Japan PM Reaches out to South Korea with Apology
Tuesday, 10 August 2010

Japanese Prime Minister Naoto Kan apologised on Tuesday for suffering under Japan's colonisation of the Korean peninsula, despite criticism from lawmakers that the gesture would lead to renewed calls for wartime compensation.

Seeking to build on improving ties with South Korea, Kan adopted language from a former Socialist premier and said he wanted to be sincere in confronting history.

"It is easy for the side that inflicted the pain to forget, while those who suffered that pain cannot easily forget," Kan said in a statement to mark the centenary of Japan's annexation of the Korean peninsula later this month.

"I express a renewed feeling of deep remorse and state my heartfelt apology for the tremendous damage and suffering caused by colonial rule."

The words of apology were in line with a landmark 1995 statement to Asian countries by then-Prime Minister Tomiichi Murayama, a Socialist, to mark the 50th anniversary of the end of World War Two.

Lawmakers from both ruling and opposition parties have worried that such an apology from Kan could lead to more compensation claims from wartime victims, although a senior ruling Democratic Party official has said it would not.

Kan is seeking to keep periodically fraught ties with South Korea on track, avoiding rows centred on Japan's often-brutal 1910-1945 colonisation of the peninsula that could get in the way of growing economic links.

Tokyo's relations with Seoul chilled during former Prime Minister Junichiro Koizumi's 2001-2006 tenure when he repeatedly visited the Yasukuni Shrine, seen by Japan's neighbours as a symbol of Japan's past militarism.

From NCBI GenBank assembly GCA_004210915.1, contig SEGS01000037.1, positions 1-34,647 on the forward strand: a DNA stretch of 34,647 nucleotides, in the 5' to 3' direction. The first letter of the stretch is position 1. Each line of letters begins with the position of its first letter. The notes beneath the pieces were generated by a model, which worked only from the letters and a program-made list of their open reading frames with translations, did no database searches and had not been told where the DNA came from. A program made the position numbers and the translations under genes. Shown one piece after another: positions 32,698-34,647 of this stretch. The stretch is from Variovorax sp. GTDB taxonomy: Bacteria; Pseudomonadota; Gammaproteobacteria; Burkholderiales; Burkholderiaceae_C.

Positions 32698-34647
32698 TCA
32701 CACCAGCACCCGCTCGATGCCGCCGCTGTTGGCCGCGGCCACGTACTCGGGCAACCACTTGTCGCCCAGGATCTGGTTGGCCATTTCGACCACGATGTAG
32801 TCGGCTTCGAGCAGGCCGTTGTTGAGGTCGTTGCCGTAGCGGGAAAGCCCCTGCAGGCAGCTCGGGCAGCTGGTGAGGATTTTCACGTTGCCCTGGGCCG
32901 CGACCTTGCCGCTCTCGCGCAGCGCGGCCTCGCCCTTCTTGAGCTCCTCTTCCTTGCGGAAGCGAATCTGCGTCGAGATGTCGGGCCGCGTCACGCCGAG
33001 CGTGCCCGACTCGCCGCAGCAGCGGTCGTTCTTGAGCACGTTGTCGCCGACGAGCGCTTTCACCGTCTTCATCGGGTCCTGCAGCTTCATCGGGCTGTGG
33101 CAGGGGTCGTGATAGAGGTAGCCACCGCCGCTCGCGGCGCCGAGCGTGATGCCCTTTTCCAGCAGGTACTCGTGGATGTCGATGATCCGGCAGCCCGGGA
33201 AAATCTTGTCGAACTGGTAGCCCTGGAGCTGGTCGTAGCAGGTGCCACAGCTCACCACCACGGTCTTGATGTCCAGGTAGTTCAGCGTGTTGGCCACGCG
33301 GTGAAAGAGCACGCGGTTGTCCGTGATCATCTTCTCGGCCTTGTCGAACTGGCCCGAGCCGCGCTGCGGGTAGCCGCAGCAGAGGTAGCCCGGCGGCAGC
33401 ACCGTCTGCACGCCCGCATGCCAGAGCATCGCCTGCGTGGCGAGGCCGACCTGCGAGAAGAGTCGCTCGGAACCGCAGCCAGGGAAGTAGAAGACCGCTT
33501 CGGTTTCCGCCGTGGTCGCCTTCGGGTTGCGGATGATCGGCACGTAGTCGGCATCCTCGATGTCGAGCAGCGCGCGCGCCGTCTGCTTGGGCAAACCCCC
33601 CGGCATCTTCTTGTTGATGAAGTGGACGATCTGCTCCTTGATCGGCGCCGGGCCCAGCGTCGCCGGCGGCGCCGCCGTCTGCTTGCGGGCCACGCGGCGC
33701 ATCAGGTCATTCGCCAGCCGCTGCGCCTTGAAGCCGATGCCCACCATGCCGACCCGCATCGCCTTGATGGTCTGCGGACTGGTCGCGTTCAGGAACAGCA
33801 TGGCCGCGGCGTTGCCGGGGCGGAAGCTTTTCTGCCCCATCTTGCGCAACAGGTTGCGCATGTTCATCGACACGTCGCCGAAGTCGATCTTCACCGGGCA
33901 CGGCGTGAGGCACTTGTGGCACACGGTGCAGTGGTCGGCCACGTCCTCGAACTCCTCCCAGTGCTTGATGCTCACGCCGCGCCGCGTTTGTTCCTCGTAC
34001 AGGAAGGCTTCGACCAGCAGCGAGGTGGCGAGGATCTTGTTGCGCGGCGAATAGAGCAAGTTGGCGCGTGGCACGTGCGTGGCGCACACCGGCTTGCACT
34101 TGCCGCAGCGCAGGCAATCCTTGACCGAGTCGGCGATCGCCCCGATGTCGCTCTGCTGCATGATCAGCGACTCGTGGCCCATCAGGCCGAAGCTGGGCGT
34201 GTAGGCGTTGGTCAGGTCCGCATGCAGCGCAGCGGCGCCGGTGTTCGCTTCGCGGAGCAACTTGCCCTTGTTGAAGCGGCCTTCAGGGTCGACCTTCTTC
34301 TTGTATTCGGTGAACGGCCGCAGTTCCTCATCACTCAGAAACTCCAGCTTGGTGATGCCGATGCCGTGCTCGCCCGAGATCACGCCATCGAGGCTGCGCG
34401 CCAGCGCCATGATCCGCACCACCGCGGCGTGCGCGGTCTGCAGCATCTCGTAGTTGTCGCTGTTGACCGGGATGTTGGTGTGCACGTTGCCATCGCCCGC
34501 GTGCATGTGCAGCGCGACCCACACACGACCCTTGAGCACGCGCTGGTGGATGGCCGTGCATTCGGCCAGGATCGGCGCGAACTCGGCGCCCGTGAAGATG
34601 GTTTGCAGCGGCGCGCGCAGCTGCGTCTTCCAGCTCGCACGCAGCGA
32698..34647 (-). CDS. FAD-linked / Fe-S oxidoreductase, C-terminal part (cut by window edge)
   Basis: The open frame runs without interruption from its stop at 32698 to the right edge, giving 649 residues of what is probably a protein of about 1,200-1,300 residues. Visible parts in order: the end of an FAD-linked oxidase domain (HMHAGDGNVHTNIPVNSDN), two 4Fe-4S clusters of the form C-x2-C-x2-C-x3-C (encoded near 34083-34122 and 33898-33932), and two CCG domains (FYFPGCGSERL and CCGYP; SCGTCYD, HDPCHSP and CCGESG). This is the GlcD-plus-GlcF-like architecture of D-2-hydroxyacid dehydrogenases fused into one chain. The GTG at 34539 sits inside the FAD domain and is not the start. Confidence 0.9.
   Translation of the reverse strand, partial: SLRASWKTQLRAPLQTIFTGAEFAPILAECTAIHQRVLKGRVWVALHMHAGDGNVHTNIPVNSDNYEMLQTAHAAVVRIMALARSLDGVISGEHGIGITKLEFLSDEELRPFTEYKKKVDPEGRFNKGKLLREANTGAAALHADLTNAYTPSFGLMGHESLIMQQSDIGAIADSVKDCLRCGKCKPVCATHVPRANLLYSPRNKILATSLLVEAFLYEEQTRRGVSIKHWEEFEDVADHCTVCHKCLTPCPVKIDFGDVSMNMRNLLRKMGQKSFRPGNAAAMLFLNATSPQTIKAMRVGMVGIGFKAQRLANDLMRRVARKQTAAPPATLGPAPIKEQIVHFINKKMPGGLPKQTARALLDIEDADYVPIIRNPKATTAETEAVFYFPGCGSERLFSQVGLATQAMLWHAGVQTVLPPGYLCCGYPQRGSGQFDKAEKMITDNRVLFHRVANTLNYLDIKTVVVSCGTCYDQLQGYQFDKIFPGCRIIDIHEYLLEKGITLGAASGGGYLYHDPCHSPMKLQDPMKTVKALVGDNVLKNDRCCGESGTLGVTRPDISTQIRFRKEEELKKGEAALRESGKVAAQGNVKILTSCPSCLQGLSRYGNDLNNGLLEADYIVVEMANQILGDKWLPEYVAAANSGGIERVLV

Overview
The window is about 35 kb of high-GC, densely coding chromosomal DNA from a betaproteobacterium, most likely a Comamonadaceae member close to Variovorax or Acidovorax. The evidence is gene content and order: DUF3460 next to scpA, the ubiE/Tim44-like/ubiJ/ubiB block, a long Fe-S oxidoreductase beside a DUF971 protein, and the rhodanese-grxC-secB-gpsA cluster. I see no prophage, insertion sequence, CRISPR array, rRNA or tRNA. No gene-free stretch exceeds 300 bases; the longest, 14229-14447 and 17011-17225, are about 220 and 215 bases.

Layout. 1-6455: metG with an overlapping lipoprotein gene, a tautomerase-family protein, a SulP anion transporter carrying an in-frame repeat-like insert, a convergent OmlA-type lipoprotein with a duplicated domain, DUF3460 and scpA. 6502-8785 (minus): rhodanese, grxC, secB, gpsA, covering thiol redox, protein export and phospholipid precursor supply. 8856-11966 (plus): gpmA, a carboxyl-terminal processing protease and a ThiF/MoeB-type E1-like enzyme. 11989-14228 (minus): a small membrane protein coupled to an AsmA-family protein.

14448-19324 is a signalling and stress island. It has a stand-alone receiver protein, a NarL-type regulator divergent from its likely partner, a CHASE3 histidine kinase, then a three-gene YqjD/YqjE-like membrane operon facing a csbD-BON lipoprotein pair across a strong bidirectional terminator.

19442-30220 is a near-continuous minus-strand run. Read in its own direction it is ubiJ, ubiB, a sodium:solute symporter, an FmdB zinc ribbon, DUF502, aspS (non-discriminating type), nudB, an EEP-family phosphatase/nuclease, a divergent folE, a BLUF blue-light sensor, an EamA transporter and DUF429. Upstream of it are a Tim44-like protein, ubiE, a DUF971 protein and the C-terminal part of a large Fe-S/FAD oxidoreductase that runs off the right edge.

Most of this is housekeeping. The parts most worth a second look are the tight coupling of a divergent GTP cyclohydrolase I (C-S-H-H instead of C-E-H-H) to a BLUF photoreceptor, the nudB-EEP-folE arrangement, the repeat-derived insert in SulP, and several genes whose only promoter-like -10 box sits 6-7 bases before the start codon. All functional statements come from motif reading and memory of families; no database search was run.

But ties between Asia's biggest and fourth-biggest economies have improved in recent years. South Korea was Japan's third-largest export market in 2009 and the two sides have worked together to battle the global financial crisis.

They are also showing a united front on nuclear-armed North Korea. Tokyo has backed Seoul's tough stance towards North Korea following the sinking in March of a naval ship blamed by the South on Pyongyang.

Kan said in the statement he wanted to return some Korean artifacts to South Korea and vowed to further deepen ties.

South Korean President Lee Myung-bak welcomed the statement in a telephone call with Kan, Japan's Chief Cabinet Secretary Yoshito Sengoku told a news conference.

Japan has also postponed the release of its annual defence report over what media reported was a desire to avoid upsetting South Korea ahead of the centenary on Aug. 29.

Japanese media said the delay was prompted by concerns that the report could heighten anti-Japan sentiment in South Korea by asserting Tokyo's claim to a group of rocky islets over which Seoul also says it has sovereignty.

Source: bdnews24.com

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